2. Although two medium-sized balloons are recommended, the number and size of the balloons will depend upon the weight of the motor/propeller assembly. Plastic propellers are sold either individually or in balsa airplane kits. To reverse prop direction, reverse the leads to the battery. If the prop spins too fast, use a battery with a lower voltage. You'll discover that the buoyancy and direction of your ROV can be influenced (and controlled) by the way you hold the connecting wires.

  3. Remember to keep all software, audio and videotapes away from the magnets used in these activities.


The International Aerial Robotics Competition ("the ultimate collegiate challenge") is sponsored by the Association for Unmanned Vehicle Systems International and the Georgia Tech Research Institute. Most contestants are from colleges in the U.S. and other countries, but there is also a high school division. For information, rules, future contests, plus videos and photos of past competitions, including the Millennial Event, go to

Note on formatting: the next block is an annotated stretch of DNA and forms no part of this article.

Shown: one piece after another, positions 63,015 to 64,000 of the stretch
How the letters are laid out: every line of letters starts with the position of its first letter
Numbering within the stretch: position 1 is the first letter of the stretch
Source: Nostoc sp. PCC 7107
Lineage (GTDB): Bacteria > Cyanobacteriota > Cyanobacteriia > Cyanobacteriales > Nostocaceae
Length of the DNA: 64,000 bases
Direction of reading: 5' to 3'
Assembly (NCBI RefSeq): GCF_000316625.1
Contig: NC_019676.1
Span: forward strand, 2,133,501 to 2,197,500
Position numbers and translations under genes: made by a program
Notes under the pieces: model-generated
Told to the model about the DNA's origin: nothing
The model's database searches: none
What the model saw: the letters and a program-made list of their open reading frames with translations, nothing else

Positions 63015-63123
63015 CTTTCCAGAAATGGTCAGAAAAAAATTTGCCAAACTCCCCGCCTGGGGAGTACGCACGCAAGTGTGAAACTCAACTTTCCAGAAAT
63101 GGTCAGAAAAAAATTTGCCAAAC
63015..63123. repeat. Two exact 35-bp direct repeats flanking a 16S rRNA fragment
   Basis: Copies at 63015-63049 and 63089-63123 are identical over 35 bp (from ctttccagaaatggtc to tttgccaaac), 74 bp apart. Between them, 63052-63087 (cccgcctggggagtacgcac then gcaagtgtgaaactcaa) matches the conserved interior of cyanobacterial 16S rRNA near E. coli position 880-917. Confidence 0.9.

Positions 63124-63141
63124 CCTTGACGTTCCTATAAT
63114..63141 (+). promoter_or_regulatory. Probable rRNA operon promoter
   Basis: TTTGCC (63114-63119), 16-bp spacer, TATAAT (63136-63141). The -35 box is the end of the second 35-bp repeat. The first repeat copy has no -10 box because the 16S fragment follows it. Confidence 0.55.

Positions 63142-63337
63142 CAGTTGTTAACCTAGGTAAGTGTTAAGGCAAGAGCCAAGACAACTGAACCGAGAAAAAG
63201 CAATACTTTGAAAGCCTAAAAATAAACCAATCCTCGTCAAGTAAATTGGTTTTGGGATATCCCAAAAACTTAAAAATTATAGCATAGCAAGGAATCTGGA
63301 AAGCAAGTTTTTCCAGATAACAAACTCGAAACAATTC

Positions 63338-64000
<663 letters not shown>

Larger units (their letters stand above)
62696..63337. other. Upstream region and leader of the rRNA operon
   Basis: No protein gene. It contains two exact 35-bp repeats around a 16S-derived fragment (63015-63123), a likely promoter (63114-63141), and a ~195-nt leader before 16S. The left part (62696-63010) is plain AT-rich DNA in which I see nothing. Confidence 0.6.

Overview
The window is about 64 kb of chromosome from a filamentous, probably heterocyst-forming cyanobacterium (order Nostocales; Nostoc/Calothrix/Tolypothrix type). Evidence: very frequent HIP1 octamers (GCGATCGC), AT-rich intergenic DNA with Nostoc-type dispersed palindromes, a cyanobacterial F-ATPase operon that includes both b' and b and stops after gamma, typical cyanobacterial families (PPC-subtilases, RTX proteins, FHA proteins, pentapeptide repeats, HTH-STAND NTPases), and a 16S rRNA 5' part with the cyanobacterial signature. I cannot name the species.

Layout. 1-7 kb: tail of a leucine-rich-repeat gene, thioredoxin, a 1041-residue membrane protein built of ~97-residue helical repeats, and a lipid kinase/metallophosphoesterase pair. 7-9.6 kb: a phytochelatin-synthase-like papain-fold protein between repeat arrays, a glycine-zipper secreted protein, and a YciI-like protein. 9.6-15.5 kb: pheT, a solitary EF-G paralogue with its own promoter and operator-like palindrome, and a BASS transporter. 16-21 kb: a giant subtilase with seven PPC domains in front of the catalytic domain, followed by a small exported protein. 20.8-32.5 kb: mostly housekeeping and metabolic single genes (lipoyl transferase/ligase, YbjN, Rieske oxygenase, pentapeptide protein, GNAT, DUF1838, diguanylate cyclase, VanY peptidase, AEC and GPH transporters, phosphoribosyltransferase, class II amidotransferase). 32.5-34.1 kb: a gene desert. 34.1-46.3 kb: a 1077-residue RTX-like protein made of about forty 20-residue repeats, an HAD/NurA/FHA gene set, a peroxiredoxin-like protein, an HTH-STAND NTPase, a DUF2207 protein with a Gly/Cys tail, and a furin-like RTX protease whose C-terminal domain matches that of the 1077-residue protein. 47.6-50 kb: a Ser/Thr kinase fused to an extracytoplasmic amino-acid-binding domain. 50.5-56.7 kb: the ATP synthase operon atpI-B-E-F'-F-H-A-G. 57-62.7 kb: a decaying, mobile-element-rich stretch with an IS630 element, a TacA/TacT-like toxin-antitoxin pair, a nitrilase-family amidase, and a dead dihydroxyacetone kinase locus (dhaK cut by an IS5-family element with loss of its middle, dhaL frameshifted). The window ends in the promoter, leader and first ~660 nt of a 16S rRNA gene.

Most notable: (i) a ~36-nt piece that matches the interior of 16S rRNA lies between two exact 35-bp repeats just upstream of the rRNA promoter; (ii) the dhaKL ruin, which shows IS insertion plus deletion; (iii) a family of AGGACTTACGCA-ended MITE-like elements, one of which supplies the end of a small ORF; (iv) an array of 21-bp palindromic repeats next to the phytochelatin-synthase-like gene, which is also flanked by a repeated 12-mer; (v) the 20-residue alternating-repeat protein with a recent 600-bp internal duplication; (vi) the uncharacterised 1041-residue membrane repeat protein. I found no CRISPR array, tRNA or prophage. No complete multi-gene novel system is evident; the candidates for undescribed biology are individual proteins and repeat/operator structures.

Frontiers filmed the very first International Aerial Robotics Competition ("Flying Robots" in Show 202), then returned a few years later to film a later competition, which included students from a Virginia high school ("Robo-Flyers" in Flying High, Show 603).Please visit the Subject-Area Search feature on this website for more information about these Frontiers shows and related activities!


One of Italy's most popular tourist attractions, the Leaning Tower of Pisa, needs help. Despite a 10 tilt, the tower stood for more than 800 years, but as it continued to lean, it had to be closed for safety reasons. Engineers are looking for a way to keep the tower from falling over and becoming a former wonder.

The tower is the site of what was reputed to be the first true science experiment -- namely, the test conducted by Galileo Galilei in the 16th century and re-enacted by host Alan Alda on Frontiers in Science Italian Style (Show 503).

When engineers study problems like the tilt of the Pisa tower, they construct physical models to test their theories before trying them on real buildings. Here's your chance to build your own tower and measure its maximum tilt before it topples. Your challenge is to build a tower using only straws and modeling clay -- and then see how far your tower can tilt before it falls over. (The tower shown in the diagram below is just one example -- be creative in your design to see if you can do better.) You may wish to conduct this activity within a certain time frame, to make it more competitive.